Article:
Biochemistry is the study of biological phenomena using chemical principles. The Biology and Chemistry departments jointly offer a major in biochemistry to serve students whose scientific interests lie at the intersection between biology and chemistry. Majoring in this important interdisciplinary field will prepare students for a variety of options upon graduation: employment in the biotechnology, pharmaceutical, or similar industries; graduate work in biochemistry or many related fields; entry into professional schools such as medicine or dentistry; or teaching at the K-12 level. Using a balance of theoretical and experimental work, the curriculum attempts to provide students with a solid understanding of fundamental concepts, the ability to reason through unfamiliar problems, the tools to investigate a topic in depth, and the communication skills that are needed to share information with others.
By majoring in biochemistry, students will fulfill many learning outcomes that can be arranged under three broad categories: 1) Obtain a solid foundation in fundamental biochemical concepts; 2) Acquire the tools to independently investigate a topic; 3) Develop habits of critical thinking and communication that can reinforce many of the College’s core curriculum goals.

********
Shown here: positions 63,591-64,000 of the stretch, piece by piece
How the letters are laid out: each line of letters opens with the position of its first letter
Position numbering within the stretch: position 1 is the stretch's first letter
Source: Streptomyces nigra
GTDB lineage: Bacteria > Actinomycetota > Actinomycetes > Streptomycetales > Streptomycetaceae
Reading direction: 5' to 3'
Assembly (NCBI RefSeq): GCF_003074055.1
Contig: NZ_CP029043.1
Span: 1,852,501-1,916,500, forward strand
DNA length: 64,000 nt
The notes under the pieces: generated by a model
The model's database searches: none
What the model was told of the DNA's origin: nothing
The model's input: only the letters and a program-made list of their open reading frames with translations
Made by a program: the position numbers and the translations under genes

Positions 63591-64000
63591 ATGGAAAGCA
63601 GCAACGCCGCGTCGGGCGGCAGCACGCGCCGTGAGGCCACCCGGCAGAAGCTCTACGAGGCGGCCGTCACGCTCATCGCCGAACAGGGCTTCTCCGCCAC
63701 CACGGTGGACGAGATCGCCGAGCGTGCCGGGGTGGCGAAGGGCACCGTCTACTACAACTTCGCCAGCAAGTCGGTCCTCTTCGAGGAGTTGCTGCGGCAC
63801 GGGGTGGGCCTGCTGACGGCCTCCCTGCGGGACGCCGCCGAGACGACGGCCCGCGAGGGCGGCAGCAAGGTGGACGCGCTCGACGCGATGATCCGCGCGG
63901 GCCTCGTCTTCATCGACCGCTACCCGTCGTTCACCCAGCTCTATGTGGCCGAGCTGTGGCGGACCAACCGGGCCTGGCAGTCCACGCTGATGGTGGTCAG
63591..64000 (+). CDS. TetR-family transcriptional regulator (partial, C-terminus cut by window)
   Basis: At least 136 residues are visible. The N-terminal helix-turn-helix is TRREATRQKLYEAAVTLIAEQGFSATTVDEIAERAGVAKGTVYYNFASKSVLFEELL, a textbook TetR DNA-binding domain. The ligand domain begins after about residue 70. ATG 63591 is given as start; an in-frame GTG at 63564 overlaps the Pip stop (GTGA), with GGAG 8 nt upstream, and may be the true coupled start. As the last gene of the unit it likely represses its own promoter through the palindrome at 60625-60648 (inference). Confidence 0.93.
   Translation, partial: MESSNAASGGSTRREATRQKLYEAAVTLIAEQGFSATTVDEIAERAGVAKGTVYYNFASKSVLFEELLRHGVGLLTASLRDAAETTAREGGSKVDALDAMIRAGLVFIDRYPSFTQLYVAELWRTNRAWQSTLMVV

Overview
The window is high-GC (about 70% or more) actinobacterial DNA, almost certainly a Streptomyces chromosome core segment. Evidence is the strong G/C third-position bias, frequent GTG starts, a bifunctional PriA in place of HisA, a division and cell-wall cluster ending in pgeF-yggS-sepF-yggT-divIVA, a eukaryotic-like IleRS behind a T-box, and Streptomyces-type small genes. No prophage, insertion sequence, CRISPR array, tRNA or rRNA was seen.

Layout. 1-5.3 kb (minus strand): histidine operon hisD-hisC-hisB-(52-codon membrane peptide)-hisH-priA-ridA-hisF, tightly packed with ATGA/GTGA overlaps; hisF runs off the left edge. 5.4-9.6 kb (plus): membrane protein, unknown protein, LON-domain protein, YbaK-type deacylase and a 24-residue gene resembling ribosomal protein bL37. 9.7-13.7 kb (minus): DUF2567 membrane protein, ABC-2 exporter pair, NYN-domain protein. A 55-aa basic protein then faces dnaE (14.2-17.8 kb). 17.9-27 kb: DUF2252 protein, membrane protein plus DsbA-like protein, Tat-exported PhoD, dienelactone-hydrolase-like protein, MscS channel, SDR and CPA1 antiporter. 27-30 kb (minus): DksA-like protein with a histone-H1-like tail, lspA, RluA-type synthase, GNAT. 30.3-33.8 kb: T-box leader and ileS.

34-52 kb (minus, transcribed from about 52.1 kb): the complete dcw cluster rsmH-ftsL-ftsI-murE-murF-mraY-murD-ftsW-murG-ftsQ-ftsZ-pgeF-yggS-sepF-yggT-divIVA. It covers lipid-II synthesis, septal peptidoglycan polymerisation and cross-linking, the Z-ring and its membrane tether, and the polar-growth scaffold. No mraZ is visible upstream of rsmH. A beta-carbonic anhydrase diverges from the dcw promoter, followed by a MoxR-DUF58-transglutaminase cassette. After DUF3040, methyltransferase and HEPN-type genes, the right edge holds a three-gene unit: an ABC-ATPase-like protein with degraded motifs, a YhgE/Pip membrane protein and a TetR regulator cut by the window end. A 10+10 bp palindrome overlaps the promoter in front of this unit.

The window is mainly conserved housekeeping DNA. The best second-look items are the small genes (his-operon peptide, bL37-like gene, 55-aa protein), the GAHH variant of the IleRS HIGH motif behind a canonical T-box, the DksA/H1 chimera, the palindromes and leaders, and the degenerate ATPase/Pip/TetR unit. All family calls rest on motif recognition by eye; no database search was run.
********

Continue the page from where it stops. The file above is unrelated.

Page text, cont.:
Faculty and Steering Committee
Jeffrey A. Sigman, PhD, Professor, Director
James Berleman, PhD, Associate Professor
Vidya Chandrasekaran, PhD, Associate Professor
Keith E. Garrison, PhD, Professor
Jim Pesavento, PhD, Assistant Professor
Karen Ruff, PhD, Assistant Professor
The learning outcomes for the biochemistry major are organized into three general categories. Students graduating in the biochemistry major will:
- OBTAIN a solid foundation in the fundamental language and concepts of biochemistry and an understanding of issues at the forefront of the discipline
- DEVELOP skills required for critical thinking and independent investigation
- DEVELOP skills of communication and collaboration
Students planning a major in biochemistry must present credits in one year of chemistry, one year of physics, and four years of mathematics, and should have at least a B average in these subjects. Students with a good high school record but lacking credit in any of these subjects should remedy any deficiencies in summer school. Students majoring in a science should be particularly alert to the language proficiency requirement.
Any course listed in this major with a prerequisite assumes a grade of C- or better in the prerequisite course. The lower- and upper-division courses in this major are listed on the Biology and Chemistry Department pages.
This major is interdisciplinary, bridging the two fields of biology and chemistry, so the lower-division requirements are nearly the same as those for the two respective major programs. The lower- and upper-division courses in this major are listed on the Biology and Chemistry Department pages.
ProgramsBachelor of Science
CoursesBiochemistry - Upper Division